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PPE that fits: Construction can lead the change

by Sandi Rhys Jones OBE

Momentum has been building at the Chartered Institute of Building as we drive forward a progressive equality, diversity and inclusion programme to help the industry become fairer and more accessible to the full spectrum of society.

The business case for a commitment to EDI is well established. Diverse and inclusive organisations have been shown to be more creative, productive, profitable, and more responsive to diverse customer needs. Ambitious employers recognise the need to attract and retain a diverse and talented pool of built environment professionals for the best chance of success in global markets. This is particularly challenging today, when the construction industry in many countries faces an acute skills shortage.

This year the CIOB launched an initiative to address widespread inequalities in PPE provision across the industry, highlighting how this is having an impact on site safety and hampering the industry’s ability to attract and retain a more diverse workforce. The #PPEthatfits campaign puts a lens on the lack of inclusive PPE in the market.

The campaign calls for PPE that fits the wearer properly – regardless of their gender, culture, religion, size or shape – is safe and complies with health and safety regulations. Through it we are encouraging people working in construction who have experienced inadequate PPE to share their experiences and ideas for change.

The current shortcomings in PPE provision is nothing new for many women working in construction. There have been efforts over some years by individuals and groups to encourage manufacturers and employers to provide properly fitting safety boots for example, but procurement habits, and the ‘pink it and shrink it’ strategy adopted by many suppliers is not an adequate approach to keeping the female workforce safe – not to mention visitors to site. Research carried out by CIOB earlier this year revealed that 46 per cent of respondents (both male and female) said PPE they were given did not fit properly, while almost half of female respondents said they never wear PPE specially designed for women.

But this issue extends beyond the construction industry.  If you think about women’s football, a study found that 82% of women footballers at top European clubs say that uncomfortable boots affect their performance. That perhaps shouldn’t surprise us as the majority of football boots are designed to fit men.  We see the same issues in the health sector and in the sciences. Just a few weeks ago, the Chief Constable of Manchester publicly admitted his concern that body armour is not appropriately designed for policewomen.

Having properly fitting PPE is not a vanity project, it is much more serious. It is unacceptable to expect colleagues to perform properly when they are provided with poorly fitting equipment, and poorly fitting PPE presents a real danger to everyone else in the team. What’s more, these shortcomings reflect badly on the industry by implying that only certain types of people, those who comply with traditional stereotypes, are welcome and properly protected.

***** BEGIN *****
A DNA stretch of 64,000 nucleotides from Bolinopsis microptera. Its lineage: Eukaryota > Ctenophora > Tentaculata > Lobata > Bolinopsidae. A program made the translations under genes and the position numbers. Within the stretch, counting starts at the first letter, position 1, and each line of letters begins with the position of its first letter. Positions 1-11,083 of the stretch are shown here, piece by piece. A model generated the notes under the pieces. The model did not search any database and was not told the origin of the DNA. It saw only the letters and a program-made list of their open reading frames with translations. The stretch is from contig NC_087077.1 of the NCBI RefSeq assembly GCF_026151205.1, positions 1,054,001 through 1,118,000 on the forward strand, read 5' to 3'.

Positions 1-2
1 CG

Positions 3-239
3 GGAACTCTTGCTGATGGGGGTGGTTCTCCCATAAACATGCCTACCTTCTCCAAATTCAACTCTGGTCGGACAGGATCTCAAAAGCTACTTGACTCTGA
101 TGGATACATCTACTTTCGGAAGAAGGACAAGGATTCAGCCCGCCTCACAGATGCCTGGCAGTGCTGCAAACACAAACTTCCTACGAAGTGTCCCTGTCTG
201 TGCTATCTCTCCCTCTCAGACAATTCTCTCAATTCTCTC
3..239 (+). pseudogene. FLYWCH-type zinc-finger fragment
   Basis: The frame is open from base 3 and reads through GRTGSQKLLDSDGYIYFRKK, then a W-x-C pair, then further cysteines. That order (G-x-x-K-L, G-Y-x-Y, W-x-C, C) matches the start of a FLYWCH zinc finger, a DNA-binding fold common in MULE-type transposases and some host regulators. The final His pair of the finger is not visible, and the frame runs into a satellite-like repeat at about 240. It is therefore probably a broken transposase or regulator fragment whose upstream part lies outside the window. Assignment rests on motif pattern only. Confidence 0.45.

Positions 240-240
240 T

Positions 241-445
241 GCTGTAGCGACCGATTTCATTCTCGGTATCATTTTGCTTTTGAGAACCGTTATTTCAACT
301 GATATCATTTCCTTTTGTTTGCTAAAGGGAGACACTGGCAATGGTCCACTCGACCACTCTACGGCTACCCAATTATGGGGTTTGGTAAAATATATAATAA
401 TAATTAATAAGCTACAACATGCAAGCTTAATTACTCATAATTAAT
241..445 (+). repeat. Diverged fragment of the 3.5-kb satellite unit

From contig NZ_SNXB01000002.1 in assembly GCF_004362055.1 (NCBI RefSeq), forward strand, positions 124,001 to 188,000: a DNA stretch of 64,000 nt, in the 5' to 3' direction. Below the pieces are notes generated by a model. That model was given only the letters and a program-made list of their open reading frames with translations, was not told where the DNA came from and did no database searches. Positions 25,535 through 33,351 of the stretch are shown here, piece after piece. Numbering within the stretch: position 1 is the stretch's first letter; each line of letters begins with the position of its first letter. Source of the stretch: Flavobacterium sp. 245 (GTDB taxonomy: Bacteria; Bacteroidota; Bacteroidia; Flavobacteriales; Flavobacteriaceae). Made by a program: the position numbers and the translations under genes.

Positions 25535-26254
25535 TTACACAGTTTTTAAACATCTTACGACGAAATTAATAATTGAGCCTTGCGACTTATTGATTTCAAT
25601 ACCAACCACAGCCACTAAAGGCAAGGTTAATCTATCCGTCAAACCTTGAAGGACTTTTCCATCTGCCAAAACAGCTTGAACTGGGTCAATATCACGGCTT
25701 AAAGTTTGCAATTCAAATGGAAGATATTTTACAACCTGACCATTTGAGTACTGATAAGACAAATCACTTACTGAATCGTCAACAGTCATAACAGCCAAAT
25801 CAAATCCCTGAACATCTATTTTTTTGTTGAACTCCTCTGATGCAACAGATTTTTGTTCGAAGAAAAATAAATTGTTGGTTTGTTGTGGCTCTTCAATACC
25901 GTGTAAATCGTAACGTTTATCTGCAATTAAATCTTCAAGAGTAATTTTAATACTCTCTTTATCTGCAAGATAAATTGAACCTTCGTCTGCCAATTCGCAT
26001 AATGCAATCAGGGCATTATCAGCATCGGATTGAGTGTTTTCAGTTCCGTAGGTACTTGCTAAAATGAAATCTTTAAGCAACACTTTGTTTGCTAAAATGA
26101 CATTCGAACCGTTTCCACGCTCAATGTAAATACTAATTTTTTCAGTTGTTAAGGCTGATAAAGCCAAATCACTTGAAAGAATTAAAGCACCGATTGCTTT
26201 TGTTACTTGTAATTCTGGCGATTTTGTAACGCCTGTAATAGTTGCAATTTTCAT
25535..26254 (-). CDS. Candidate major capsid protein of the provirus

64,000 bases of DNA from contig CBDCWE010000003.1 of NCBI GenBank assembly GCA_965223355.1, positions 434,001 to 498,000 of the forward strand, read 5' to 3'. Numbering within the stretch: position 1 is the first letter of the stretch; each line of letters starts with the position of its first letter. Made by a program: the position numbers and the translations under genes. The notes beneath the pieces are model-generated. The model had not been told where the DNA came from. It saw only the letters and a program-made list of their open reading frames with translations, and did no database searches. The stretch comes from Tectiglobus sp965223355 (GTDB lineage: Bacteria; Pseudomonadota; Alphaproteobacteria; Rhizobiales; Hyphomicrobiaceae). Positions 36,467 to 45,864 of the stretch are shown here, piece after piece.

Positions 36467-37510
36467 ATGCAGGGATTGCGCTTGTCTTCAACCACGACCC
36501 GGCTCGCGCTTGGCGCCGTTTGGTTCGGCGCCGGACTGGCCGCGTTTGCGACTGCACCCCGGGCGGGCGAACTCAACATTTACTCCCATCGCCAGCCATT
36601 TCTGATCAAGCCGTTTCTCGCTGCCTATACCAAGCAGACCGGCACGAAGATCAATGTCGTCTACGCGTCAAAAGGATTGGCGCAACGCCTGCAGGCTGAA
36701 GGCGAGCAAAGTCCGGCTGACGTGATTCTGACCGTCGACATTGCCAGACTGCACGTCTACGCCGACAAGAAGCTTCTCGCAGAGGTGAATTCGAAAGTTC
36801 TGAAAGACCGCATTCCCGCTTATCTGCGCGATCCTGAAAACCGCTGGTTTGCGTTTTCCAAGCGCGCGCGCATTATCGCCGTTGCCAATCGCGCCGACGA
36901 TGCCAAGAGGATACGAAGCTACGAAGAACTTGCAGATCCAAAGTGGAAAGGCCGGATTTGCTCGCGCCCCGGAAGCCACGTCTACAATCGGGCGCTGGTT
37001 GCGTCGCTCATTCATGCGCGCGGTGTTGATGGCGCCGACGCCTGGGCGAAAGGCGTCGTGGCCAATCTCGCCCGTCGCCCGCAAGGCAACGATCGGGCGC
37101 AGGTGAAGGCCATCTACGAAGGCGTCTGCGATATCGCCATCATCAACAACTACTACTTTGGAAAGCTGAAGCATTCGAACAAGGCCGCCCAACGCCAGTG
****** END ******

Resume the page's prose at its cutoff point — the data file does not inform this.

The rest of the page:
Addressing #PPEthatfits is a multi-faceted issue, which is why I am approaching it through my presidential theme of collaboration, bringing together the standard makers, the suppliers, the purchasers and the users. It is very encouraging that people and organisations we have talked to cover that entire spectrum and, crucially, want to do something about it. Our ambition is to get underneath what is blocking progress and hear from those who make, supply and buy PPE.

The exciting opportunity is to work with other sectors too, showing that construction can lead the way, and what can be achieved if we challenge the norm.  Systemic change is needed in traditional approaches to purchasing PPE, whether in the world of sport, transportation, medicine, or farming for example.  But you can only go so far with the establishment; change is driven by individuals who say that they won’t put up with this anymore. The campaign has already brought together some committed and innovative people, from clothes designers and entrepreneurial manufacturers to women engineers and heavy machinery operators, from institutions and federations to academics and insurers. No matter what sector you’re in you can take part in our campaign, and share your experience by reaching out to our team at CIOBPeople.com.

About the author

Picture of Sandi Rhys Jones OBE

Sandi Rhys Jones OBE

Sandi Rhys Jones began her career in construction, property and engineering as a journalist, working for a variety of technical organisations before forming her management and marketing business. She has worked for contractors, consultants, suppliers, representative organisations and government, both in the UK and overseas. An advocate for construction and its contribution to society – housing, workplaces, infrastructure – Sandi brings her experience both as employer and non-executive director to help organisations find innovative ways to improve performance and develop new business, including market and customer research, staff recruitment and retention, culture change, talent management and public and political engagement.

She developed and delivers a cross-disciplinary national mentoring programme at Women in Property and leads on Public Affairs, representing the organisation on two All Party Parliamentary Groups. She was appointed OBE in 1998 for her work in promoting women in construction. Sandi is a Fellow of the Chartered Institute of Building, a Fellow of the Women’s Engineering Society and trained as a mediator after completing an MSc in Construction law.

Sandi became CIOB President in June 2023.

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